Dunakeszi's oldest school is Saint Stephen Primary School. It has been operating in its current building since 1897. The school adopted the name Saint Stephen (founder king of Hungary) in 1997, on its 100th birthday.
Since then, the school has established a very rich tradition: on Saint Stephen's day our pupils have the opportunity to show their skills and knowledge by taking part in sporting and other competitions, cultural and art shows and in an Arpadian age playgroup. We have got our own coat of arms, flag and badge, we have planted a tree in honour of Saint Stephen and the exterior wall of the building is decorated with the relief of King Saint Stephen and Queen Gisella made by István Lengyel artist-teacher.
Our school has been functioning for several decades with two classes in each form. The fact that there are 20-22 pupils on average in our classes makes it possible for us to form a personal contact with the children and their parents. Hence our school has a familiar, personal ambience where we can shape our special pedagogy according to each child's needs.
Our pupils often achieve excellent results at poetry and prose recitation, lecture, culture, art, foreign languages, maths and Hungarian language competitions.
At the same time, we have been placing great emphasis on the teaching of foreign languages on a high level since the middle of the 1980s. Each pupil starts English or German in the first year. From the third year, those qualifying for the advanced level group will learn their chosen foreign language according to a special curriculum, in small groups and with a lot of lessons per week. Similarly, those who do not study the foreign language in the advanced group will learn it in small groups throughout their school years.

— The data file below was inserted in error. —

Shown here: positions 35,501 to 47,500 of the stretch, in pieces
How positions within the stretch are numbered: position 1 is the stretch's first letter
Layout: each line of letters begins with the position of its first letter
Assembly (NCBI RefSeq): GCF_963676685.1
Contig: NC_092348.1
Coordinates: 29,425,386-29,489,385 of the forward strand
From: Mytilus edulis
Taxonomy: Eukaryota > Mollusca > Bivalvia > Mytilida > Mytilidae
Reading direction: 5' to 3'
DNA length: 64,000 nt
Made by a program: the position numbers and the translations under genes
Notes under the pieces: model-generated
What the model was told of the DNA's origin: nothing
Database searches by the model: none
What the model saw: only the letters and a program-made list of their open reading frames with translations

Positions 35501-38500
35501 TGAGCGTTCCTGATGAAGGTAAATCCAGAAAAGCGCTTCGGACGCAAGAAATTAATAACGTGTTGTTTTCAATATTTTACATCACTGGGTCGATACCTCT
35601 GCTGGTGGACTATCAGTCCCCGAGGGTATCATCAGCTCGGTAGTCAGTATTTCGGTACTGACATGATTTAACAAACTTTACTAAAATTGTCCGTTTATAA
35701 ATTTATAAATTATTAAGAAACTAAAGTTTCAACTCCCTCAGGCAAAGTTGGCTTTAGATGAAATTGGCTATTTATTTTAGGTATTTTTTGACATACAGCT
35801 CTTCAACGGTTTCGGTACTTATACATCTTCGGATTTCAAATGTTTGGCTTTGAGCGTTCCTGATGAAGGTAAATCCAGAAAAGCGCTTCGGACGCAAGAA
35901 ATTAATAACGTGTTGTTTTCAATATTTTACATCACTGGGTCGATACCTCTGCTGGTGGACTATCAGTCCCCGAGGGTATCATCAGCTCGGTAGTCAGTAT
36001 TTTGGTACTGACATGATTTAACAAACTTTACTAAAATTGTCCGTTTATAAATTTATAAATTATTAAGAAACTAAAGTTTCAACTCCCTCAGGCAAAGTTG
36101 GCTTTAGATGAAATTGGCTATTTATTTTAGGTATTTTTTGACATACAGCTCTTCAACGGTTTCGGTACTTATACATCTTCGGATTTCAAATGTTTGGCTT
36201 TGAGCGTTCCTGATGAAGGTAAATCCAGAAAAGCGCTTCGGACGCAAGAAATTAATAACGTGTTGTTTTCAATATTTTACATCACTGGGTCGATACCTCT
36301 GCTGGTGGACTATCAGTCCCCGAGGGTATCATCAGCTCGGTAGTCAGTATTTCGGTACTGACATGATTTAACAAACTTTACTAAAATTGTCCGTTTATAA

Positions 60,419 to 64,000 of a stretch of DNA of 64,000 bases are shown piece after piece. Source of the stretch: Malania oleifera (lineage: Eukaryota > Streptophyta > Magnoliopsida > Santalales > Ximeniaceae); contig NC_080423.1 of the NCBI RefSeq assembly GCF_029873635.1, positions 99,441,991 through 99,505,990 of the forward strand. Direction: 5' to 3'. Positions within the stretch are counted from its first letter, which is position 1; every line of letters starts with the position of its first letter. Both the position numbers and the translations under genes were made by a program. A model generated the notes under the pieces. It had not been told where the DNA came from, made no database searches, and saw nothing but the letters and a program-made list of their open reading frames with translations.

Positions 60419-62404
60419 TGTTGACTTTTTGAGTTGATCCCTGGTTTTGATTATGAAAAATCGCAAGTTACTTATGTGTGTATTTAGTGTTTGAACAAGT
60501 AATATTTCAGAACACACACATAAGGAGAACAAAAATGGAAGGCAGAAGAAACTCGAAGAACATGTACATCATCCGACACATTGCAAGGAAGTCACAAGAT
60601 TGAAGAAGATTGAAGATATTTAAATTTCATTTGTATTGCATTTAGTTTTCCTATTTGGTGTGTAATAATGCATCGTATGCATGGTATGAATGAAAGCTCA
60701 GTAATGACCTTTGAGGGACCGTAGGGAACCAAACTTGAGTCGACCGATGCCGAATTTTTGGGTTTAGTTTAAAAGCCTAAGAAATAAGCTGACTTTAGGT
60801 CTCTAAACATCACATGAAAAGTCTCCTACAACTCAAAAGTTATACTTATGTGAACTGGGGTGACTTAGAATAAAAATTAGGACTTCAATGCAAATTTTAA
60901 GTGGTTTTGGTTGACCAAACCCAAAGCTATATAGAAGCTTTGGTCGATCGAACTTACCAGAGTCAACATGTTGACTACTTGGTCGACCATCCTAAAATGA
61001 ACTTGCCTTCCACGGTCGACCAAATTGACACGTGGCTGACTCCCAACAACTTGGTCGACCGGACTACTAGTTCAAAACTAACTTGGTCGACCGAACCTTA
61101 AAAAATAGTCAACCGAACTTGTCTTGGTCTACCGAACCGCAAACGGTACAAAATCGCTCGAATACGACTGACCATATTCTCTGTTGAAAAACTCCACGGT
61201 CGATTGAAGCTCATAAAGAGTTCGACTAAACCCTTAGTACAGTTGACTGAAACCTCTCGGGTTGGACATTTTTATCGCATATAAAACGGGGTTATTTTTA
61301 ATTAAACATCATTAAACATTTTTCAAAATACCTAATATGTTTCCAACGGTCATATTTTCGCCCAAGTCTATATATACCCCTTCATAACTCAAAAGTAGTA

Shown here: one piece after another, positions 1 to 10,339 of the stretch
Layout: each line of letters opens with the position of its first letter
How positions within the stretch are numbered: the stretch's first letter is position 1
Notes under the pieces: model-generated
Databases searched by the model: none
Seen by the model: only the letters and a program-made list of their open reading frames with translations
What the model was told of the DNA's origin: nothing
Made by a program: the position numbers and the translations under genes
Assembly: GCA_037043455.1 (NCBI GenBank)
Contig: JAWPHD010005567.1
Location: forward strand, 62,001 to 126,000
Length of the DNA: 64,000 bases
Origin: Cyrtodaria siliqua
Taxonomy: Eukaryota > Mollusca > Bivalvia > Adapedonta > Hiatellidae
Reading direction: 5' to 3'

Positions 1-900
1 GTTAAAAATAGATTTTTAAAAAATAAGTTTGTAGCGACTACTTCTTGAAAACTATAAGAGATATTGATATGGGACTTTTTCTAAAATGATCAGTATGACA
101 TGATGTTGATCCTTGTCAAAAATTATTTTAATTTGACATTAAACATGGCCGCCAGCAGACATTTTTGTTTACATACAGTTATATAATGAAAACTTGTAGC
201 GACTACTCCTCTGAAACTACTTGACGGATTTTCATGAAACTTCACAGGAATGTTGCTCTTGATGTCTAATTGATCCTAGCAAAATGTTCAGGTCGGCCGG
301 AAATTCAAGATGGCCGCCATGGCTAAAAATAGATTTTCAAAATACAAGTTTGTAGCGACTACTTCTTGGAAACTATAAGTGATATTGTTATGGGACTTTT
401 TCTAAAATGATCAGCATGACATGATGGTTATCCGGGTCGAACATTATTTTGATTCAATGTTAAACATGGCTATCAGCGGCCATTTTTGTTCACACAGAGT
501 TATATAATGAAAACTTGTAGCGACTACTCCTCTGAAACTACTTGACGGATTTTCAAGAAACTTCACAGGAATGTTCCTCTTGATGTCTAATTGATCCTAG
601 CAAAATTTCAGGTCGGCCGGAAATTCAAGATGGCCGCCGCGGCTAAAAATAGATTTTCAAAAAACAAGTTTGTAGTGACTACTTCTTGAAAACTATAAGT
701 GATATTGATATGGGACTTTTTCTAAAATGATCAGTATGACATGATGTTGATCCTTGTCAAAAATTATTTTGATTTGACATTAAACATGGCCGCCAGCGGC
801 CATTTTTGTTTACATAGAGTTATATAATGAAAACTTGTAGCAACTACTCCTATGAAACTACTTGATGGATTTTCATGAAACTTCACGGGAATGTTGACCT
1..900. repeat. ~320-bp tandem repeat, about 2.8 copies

Saint Stephen Primary School has two foundations. The Gajdár-Pajor Foundation's aim is to support talented pupils of a disadvantaged background during their secondary school studies. The Foundation for Saint Stephen School was established in 2008 by parents and its goal is to enrich extra-curricular activities within the school.
Furthermore, parents have also launched the yearly organization of a charity ball. Its profit covers the costs of new furniture or other new equipment helping to improve the standards of education and teaching.
Every year, several classes spend a week in an open-air school where children can learn about their culture and environment in a non-traditional way. Besides studying, they attend sporting and arts and crafts programmes in the camp.
The school offers a wide range of extra-curricular activities for the pupils. During the school year, all of our junior class students (with parent and local government support) will attend swimming classes. At the same time, every pupil can be a member of the football, basketball, volleyball or any other club of the school.
We improve our eighth-form pupils' chances to continue in a good secondary school by providing talent development clubs and entrance exam preparatory classes. The maths and Hungarian literature and language exams taking place at the end of the eighth year prepare pupils for secondary school work.
The best pupil in Hungarian language and culture is rewarded every year with a Mihály Kenyeres plaquette together with some money.